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So far so good, it seems, for the Smarter Balanced field test in Nashua. As reported in today’s Nashua Telegraph,
Except for the occasional issue with individual student log-ins to the network, things seemed to have run smoothly – both for traditional classrooms and for special education and students for whom English is not their first language. Smarter Balanced also has braille and audio versions for the visually handicapped.
Ms. Ziehm and some other Nashua BOE members don’t seem to understand where the testing mandate is coming from. As this summary of assessment laws makes clear, the federal NCLB mandate, non-waivable, is that every child in grades 3-8 and one high school grade be tested every year. It must be a single test, statewide. In NH, the selected assessment to replace the NECAP that ended this year has, for years, been Smarter Balanced. As was clear during the debate of Rep. Murotake’s bill, the New Hampshire Department of Education does not have the option of waiving the requirement that Nashua give the statewide assessment. From the UL report: (more…)
Open Letter Signers,
Your letter raises a number of questions.
You say that you are acting as individuals – but also as officials elected to oversee Nashua’s schools. How is that possible?
And why are you willing to do board business – make a request of NHDOE – in a letter you say your are signing as individuals but that gives the impression you are signing as board members?
Are you trying to have it both ways?
You are a board majority. If you really think that Nashua should choose its own annual test, why don’t you pass a motion saying that?
Maybe you realize that it is just not possible for each New Hampshire community to choose a different test for the annual “statewide assessment.” If so, why do you put your names on a letter making that impossible request?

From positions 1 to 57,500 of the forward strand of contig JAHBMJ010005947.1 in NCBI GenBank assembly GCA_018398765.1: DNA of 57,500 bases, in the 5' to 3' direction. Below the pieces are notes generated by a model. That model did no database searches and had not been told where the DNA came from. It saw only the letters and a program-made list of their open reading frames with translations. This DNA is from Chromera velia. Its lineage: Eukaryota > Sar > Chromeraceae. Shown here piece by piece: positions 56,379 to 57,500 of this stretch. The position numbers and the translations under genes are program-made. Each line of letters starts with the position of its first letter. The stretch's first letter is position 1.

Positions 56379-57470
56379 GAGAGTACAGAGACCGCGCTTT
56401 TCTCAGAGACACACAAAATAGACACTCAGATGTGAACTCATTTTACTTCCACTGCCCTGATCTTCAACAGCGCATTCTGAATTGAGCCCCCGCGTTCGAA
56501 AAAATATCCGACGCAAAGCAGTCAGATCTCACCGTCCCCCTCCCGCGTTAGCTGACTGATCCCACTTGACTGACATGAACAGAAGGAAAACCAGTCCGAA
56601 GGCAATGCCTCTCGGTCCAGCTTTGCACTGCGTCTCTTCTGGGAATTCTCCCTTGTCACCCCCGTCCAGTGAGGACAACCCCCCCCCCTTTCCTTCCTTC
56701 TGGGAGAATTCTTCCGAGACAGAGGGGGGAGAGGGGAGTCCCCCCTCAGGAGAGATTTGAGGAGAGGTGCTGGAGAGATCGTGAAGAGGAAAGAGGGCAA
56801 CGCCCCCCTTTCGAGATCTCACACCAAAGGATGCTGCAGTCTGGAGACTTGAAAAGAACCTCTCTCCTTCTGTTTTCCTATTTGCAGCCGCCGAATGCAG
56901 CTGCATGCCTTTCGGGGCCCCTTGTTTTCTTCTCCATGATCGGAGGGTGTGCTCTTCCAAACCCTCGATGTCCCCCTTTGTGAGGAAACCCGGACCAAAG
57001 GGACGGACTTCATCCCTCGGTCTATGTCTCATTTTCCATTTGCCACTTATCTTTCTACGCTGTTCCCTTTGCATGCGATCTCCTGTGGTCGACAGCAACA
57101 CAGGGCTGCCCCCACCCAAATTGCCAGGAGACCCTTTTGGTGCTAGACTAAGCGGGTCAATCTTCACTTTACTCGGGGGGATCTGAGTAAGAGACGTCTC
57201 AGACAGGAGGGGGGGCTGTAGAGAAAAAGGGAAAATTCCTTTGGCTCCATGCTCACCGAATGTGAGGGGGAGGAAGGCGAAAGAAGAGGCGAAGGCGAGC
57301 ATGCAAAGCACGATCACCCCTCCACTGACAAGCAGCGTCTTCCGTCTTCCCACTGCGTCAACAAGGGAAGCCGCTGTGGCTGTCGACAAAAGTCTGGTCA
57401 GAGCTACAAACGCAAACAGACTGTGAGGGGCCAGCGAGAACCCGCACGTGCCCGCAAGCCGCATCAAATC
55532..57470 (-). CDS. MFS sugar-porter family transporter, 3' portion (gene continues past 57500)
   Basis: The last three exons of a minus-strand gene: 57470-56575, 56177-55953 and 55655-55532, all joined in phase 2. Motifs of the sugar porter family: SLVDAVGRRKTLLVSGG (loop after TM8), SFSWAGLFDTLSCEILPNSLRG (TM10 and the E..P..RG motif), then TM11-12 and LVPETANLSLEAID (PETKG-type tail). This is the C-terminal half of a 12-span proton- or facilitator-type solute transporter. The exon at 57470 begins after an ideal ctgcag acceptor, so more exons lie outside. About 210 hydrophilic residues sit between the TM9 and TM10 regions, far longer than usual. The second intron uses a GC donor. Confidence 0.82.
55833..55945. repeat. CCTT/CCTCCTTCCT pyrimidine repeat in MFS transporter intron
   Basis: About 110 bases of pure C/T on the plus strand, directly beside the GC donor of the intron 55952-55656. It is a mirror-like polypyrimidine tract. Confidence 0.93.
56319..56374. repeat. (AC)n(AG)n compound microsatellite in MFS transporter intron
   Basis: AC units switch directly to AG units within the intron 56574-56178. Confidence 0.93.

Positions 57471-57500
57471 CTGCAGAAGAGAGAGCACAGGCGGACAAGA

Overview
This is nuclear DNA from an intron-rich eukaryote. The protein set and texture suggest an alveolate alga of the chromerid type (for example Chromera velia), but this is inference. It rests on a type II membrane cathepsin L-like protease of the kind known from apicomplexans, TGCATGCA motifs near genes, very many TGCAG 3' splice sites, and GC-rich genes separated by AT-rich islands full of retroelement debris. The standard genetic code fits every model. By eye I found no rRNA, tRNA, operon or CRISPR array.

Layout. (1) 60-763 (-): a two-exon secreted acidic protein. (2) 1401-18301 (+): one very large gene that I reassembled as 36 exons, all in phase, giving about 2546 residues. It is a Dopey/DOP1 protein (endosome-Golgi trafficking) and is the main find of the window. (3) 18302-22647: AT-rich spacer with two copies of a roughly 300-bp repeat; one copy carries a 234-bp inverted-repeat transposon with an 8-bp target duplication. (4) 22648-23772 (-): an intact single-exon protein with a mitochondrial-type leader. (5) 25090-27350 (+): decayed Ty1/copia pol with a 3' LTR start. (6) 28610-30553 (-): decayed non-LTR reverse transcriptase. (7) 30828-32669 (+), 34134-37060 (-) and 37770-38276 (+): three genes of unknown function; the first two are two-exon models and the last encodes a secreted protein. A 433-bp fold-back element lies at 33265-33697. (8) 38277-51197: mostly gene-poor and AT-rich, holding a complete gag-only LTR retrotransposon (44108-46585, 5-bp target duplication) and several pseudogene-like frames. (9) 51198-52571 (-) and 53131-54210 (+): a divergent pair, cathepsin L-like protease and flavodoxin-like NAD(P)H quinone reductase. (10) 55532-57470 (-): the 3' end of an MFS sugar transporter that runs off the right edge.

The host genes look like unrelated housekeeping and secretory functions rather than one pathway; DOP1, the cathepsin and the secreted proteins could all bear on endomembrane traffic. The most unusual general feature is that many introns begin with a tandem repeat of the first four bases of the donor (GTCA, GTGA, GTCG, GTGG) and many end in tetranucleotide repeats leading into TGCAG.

And why would you enlist Fairgrounds Principal John Nelson, who reports to you as board members, in your own personal political mission? He says that he did not send his letter to the board and that you are using it in a way that is inconsistent with his intent. Did you know that? Did anyone talk with principal Nelson?
There are other errors, including the confused reference to a mythical future test, but my message is simple.
You have been misusing your board of education positions in a political fight over the Common Core. There is no viable alternative to the Smarter Balanced test, nor is there a need for one. You should rethink your position.
Back in November, when the Nashua Board of Education voted down David Murotake’s resolution to replace Smarter Balanced with another test, he took his proposal to the Legislature as HB 1432. Now the Nashua Teachers’ Union and Nashua Board of Education members individually have gone around the Board of Education to provide support for Rep. Murotake’s bill, asking NHDOE to allow Nashua to use a different test.
The American Federation of Teachers affiliate Nashua Teachers’ Union is alone among unions in its quest for an alternative test. Nationally, the AFT has long called for a moratorium on linking high-stakes consequences to the test, but the AFT has never proposed to choose which test to give or to change the federal law requiring annual testing.
And in today’s Nashua Telegraph, NEA-NH president Scott McGilvary took a position consistent with that of the NEA nationally when he said his union favored a grace period before the tests were used for evaluations but does not favor postponing the tests themselves:
The New Hampshire branch of the National Education Association – which represents a larger group of roughly 16,000 teachers – wants the state to move forward with the test, but limit how the results are used. NEA has proposed instituting a grace period before the test is used to evaluate student or teacher performance.
“Future students, who will have had more years of instruction in the new curriculum, will undoubtedly perform better than students who have had less time to learn,” NEA-NH President Scott McGilvray wrote in an op-ed piece released Thursday.